Methods

Four methods are used to convert landfill gas to energy for the approximately 140 landfill gas-to-energy projects in the United States: 1) conversion to electricity in internal combustion engines or turbines; 2) upgrade to pipeline quality gas for injection into natural-gas pipelines; 3) emerging technologies, such as those used in alternative vehicle fuels and in fuel cells (which generate electricity through an electrochemical process); and 4) direct use of minimally processed gas in boilers, industrial processes and greenhouses located near the landfill.

Direct use in boilers, kilns and other manufacturing processes is the simplest, most cost-effective way to use landfill gas, and provides many benefits to end-user facilities, including cost savings; a dedicated local fuel supply; the achievement of environmental goals; and positive public relations in the community.

Direct use of landfill gas is reliable, and it requires only minimal processing and minor modifications to existing combustion equipment. For example, boiler burner adjustments or retrofits may be necessary to accommodate the lower Btu value of landfill gas, and systems which automatically adjust fuel-to-air ratios may be necessary. (Btu means "British thermal units," which is the way to measure the amount of energy in gas). The costs for these modifications vary; retrofitted burners can range from $120,000 for a 10,000 lb/hr boiler to $300,000 for an 80,000 lb/hr boiler. There are, however, no additional operating and maintenance costs associated with landfill gas use in boilers. Some facilities may only have to perform a minor burner retuning to burn landfill gas instead of natural gas. A third-party developer also may assume the cost of installing and maintaining the pipeline needed to transport the gas.

The LMOP maintains a database of landfill gas direct-use experts who are available to provide potential industrial gas users with more detailed advice on the subject. This allows facility energy managers to contact other facility energy managers who are successfully using landfill gas to ask questions or discuss how the project is performing.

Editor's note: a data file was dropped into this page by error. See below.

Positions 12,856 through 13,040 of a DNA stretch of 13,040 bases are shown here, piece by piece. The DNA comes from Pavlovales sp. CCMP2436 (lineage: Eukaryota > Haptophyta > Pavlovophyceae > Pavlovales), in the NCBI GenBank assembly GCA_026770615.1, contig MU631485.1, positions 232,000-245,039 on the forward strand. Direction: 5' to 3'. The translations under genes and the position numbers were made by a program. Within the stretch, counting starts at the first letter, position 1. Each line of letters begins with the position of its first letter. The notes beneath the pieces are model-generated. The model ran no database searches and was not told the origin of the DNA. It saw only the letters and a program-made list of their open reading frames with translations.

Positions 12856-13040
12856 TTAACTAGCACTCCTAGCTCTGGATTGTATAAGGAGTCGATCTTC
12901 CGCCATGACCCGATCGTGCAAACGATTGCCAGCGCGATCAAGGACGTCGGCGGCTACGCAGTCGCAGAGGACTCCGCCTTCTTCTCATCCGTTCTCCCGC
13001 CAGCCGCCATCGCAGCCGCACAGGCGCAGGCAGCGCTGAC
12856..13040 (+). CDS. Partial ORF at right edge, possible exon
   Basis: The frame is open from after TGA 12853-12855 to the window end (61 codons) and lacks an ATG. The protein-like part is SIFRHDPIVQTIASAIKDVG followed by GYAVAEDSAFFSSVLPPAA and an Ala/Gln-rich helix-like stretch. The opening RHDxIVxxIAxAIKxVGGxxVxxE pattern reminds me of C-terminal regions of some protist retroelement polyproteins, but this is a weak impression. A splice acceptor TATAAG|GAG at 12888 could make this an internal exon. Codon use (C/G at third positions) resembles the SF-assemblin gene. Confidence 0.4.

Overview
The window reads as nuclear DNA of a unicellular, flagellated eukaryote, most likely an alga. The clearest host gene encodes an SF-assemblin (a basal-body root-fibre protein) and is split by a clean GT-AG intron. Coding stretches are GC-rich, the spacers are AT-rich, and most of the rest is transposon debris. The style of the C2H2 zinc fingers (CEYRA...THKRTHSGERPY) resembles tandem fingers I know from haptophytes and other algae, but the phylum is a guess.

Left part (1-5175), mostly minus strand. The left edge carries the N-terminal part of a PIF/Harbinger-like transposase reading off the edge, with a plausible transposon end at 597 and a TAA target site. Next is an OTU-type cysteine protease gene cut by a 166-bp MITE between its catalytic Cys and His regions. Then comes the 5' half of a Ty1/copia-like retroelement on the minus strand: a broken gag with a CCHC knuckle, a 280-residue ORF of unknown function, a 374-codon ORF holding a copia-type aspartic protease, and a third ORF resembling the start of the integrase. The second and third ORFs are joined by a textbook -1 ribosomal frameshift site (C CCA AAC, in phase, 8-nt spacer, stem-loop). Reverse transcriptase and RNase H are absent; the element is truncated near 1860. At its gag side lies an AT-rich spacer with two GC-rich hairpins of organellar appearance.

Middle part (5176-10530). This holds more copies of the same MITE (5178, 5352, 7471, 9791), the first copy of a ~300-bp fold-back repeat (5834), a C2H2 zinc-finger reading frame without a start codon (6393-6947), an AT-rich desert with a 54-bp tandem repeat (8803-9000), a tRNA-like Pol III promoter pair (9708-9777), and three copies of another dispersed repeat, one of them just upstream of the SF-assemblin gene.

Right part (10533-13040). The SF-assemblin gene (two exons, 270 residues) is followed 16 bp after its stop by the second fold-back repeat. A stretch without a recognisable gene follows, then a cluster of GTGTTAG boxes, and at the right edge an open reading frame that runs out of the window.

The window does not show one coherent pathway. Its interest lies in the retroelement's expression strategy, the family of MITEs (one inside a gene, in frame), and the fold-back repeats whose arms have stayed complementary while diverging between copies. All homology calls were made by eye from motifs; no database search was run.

With demands placed on correctional facilities to provide an increasing number of services with shrinking resources, landfill gas offers an economical and efficient energy option. Using landfill gas to satisfy part, if not all, of a correctional facility's energy needs, can result in substantial savings.

Is Landfill Gas Right for Your Facility?

Many correctional facilities in the United States are in a unique position to take advantage of the significant environmental and economic benefits available through the direct use of landfill gas as a fuel. To learn more about these benefits, and whether a landfill gas-to-energy project is right for your facility, interested facility managers should consider the following steps:

* Review EPA's Opportunities for Landfill Gas Energy Recovery landfill profiles for your state (where available) to locate nearby landfills that are possible candidates for energy recovery. Or contact EPA directly to get a database run of nearby landfill sites with good fuel potential.

* Review EPA's Turning a Liability Into an Asset: A Landfill Gas-to-Energy Project Development Handbook to learn about technologies, costs and financial options.

* Contact EPA at 1-888-STAR-YES to get a list of landfill gas direct-use experts from the program's Industry Ally Program Expert List.

These documents, together with more information on LMOP, are available from the following sources:

* The Internet: htlp://www.epa.gov/lmop.html;

* The LMOP Hotline: 1-888-STAR-YES; or

* By mail: USEPA-6202J, Atmospheric Pollution Prevention Division, Attn: LMOP, 401 M St. SW, Washington, DC 20460

Tom Kerr is program manager for the U.S. Environmental Protection Agency's Landfill Methane Outreach Program.
COPYRIGHT 1997 American Correctional Association, Inc.
No portion of this article can be reproduced without the express written permission from the copyright holder.
Copyright 1997 Gale, Cengage Learning. All rights reserved.

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Title Annotation:includes related article on the feasibility of using landfill gas as fuel in correctional facilities; corrections' use of landfill gas as fuel
Author:Kerr, Tom
Publication:Corrections Today
Date:Aug 1, 1997
Words:1372
Previous Article:Addressing the needs of elderly offenders.